Lawrence Case Spurs Anti-Racist Organizing

By SIMON DEVILLE

LONDON-Anti-racism has reached a high point in Britain following the campaign for justice for Stephen Lawrence, a Black teenager murdered in Eltham in South East London in 1993.

The police investigation of the Lawrence case was dogged by racism, incompetence, and corruption.

Despite 26 separate witnesses approaching the police within the first few days of the investigation, giving the police the names of the killers, the police claimed that their investigations had been met by a “wall of silence” from the local community. The police involved refused to accept the possibility that this was a racially motivated murder.

The Crown Prosecution Service refused to prosecute any of the suspects, claiming that there was not enough evidence. The family then conducted a private prosecution of the suspects, one of the only times there has been a private prosecution for murder in British legal history.

The judge allowed the trial to go ahead, but instructed the jury that they must find the suspects not guilty. Thus, he ensured that the suspects could not be tried for murder again. An internal police enquiry gave the investigation and the officers concerned a clean bill of health.

Yet the campaign for justice persisted despite this and began to pick up broader support. Following the election of the Labour Government, the Home Secretary agreed to a public enquiry into the murder investigation around Stephen’s death. It is hard to overstate the importance that the Stephen Lawrence campaign has had on British society since then. Many commentators have stated that Stephen Lawrence is the British Rodney King.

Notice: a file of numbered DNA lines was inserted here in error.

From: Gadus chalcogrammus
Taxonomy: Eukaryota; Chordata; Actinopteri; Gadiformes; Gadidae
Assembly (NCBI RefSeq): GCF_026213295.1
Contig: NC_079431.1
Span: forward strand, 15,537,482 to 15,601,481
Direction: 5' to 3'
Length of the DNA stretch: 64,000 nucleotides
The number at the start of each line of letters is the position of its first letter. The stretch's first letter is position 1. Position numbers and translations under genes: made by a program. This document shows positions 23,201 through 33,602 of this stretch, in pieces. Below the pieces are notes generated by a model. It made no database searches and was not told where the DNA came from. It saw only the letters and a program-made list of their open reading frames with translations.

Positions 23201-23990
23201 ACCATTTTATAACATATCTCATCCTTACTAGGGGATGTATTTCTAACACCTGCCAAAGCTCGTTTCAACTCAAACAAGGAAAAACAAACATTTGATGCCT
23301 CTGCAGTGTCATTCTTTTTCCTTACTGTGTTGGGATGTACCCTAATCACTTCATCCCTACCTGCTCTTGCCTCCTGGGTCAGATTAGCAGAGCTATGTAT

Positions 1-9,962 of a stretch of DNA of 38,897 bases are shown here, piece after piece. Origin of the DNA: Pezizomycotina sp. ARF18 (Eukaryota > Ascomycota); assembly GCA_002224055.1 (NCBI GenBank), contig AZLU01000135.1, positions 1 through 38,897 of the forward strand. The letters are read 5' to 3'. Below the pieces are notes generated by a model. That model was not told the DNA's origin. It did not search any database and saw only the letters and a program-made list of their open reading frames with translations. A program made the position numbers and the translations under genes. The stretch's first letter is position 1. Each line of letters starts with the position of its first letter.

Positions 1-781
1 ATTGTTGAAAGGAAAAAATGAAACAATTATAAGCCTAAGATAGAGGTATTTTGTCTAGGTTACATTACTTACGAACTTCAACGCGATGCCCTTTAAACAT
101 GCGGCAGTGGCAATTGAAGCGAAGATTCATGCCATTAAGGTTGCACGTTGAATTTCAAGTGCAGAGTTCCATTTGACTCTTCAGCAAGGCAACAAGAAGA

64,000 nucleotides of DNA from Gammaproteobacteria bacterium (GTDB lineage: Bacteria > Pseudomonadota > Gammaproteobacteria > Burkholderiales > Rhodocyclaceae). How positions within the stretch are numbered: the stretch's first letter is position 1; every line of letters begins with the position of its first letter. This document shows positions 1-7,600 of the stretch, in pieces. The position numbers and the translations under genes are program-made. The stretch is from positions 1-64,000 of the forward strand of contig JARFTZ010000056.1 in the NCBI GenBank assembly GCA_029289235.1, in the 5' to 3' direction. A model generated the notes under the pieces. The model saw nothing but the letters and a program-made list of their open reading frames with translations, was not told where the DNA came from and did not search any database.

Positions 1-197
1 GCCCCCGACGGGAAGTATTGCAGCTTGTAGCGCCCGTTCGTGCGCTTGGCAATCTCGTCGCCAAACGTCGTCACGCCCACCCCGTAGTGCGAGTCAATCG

The enquiry itself showed that the officer in charge of the investigation didn’t even know he had the legal power to arrest the suspects.

A team of undercover cops who kept watch on the suspects’ houses saw them dump plastic bags into the rubbish, but said that they didn’t think to check that they might be blood-stained clothing.

Throughout the enquiry the police did all they could to convince the inquiry that they were completely incompetent, the alternative being that they were racist and corrupt. Despite this, the enquiry (headed by a fairly right-wing judge), concluded that not only were the police involved in the murder racist, but that there is an institutional racism running throughout the Metropolitan Police.

The Lawrence family’s campaign has drawn together a wide layer of anti-racist activists throughout the country, and has held racism within the police under the spotlight for months.

Not only did the campaign address broader issues of how the police respond to crimes against Black people, it also addressed the widespread harassment that Black people face from the police.

This has proved a catalyst for the development of anti-racist organization throughout the country, leading to the launch of the National Civil Rights Movement.